Physical Eye Health Exam
The external and internal parts of the eyes are examined using special instruments like a slit lamp biomicroscope, binocular indirect ophthalmoscope and specialized lenses. Your pupils may be dilated with eye drops for some of these tests.
This is a process of determining an eyeglass or contact lens prescription and we perform various measurements in several different ways to determine the exact prescription that will work best for your eyes. Computerized equipment is used in assisting the optometrist to determine the prescription, but an important part of prescribing lenses is for the optometrist to understand how you use your eyes at work and leisure.
Binocular Vision Testing
Eye coordination is tested to be sure your vision is comfortable and that your eyes work well together. This includes an analysis of the eye muscles used for movement, focusing and depth perception. If there is any problem with binocularity, your optometrist may recommend correction with prescription glasses or vision therapy.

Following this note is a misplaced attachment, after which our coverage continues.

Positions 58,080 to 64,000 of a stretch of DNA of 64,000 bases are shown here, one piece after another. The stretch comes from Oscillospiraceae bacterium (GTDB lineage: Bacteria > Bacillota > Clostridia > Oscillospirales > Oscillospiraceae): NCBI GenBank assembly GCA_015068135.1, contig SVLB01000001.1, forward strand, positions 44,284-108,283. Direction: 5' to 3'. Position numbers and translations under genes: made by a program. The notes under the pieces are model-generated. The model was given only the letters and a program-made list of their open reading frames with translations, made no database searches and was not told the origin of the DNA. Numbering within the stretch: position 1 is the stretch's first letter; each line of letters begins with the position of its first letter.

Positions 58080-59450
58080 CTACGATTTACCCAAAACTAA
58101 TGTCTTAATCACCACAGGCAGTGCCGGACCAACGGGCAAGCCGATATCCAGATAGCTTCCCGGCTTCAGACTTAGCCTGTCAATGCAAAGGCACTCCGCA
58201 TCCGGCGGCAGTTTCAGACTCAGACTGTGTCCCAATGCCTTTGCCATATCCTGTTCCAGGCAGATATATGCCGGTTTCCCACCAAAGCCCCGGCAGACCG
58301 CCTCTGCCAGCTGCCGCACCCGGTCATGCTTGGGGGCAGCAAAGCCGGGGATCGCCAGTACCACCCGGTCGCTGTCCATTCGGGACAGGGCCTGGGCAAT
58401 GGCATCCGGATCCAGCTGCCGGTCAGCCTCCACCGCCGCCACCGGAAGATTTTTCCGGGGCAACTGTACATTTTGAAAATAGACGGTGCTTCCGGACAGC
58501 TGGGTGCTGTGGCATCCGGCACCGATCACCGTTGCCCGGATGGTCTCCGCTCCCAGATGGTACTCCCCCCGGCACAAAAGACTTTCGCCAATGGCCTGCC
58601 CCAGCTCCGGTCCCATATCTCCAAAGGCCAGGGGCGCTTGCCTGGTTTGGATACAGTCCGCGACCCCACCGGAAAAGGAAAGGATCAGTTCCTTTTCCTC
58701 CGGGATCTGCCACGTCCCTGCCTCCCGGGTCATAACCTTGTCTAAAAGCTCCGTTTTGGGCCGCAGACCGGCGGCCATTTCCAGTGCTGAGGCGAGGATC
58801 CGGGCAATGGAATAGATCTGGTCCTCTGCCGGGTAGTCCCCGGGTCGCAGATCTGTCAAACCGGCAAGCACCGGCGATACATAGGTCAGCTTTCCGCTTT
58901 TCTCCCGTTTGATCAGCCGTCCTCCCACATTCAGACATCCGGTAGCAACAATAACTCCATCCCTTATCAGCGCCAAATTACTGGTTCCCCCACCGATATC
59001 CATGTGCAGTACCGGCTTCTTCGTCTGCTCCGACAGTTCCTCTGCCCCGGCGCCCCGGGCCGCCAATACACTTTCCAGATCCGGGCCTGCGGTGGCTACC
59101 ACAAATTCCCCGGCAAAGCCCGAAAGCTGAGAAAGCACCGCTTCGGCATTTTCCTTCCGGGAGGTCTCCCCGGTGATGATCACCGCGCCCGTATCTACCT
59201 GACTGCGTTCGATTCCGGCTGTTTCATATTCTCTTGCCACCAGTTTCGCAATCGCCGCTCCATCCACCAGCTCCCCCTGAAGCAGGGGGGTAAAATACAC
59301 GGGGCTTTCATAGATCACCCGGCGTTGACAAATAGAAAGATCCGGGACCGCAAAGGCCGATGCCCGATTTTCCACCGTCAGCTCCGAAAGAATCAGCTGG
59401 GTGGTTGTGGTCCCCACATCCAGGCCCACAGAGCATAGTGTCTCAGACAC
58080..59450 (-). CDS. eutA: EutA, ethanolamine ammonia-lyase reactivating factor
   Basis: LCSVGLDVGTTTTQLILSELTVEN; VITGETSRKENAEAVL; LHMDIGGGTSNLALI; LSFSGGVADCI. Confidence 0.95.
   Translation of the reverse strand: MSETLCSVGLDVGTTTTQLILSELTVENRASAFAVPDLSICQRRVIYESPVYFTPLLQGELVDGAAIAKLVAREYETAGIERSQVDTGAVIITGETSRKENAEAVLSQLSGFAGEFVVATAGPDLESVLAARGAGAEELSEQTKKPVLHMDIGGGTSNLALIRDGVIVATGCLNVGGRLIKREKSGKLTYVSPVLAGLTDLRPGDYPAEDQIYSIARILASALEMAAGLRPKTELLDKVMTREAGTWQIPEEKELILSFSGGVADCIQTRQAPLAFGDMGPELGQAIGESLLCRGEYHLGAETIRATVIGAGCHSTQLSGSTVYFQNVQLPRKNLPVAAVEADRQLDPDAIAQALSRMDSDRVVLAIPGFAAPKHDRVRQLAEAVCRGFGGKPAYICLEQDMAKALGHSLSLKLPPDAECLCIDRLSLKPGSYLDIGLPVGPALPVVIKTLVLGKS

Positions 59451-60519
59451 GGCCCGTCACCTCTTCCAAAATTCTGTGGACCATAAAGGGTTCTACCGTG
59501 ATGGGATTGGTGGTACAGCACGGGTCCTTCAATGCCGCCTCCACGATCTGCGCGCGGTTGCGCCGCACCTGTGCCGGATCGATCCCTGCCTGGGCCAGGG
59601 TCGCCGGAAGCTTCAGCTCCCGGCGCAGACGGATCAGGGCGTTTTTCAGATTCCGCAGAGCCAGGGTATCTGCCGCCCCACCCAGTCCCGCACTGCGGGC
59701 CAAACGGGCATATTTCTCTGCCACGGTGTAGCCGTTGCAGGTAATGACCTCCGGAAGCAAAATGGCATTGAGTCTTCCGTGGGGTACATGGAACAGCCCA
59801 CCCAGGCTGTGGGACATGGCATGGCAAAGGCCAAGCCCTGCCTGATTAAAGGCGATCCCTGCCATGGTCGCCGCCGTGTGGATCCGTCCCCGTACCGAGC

Eye Pressure is one of the several risk factors for glaucoma that we evaluate in our routine eye exams. It is a measure of the fluid pressure inside the eye. We employ several ways to measure this eye pressure, including the AIR PUFF test that is very gentle and quiet, and the gold standard technique of Goldmann tonometry, which is a device with a blue light that shines at the eye.
Visual Field Test
Our routine eye exams include a screening of your peripheral vision with a computerized device or manually.
A special slit lamp mounted camera takes a digital color photograph of the front and the back of your eye. This test is recommended on a routine basis to provide your optometrist with a baseline record of the appearance of your conjunctiva, cornea retina, internal blood vessels and optic nerve. It is also used in the proper fitting and evaluation of some types of contact lenses. It is also used to document contact lens over wear and monitor the corneal health over time.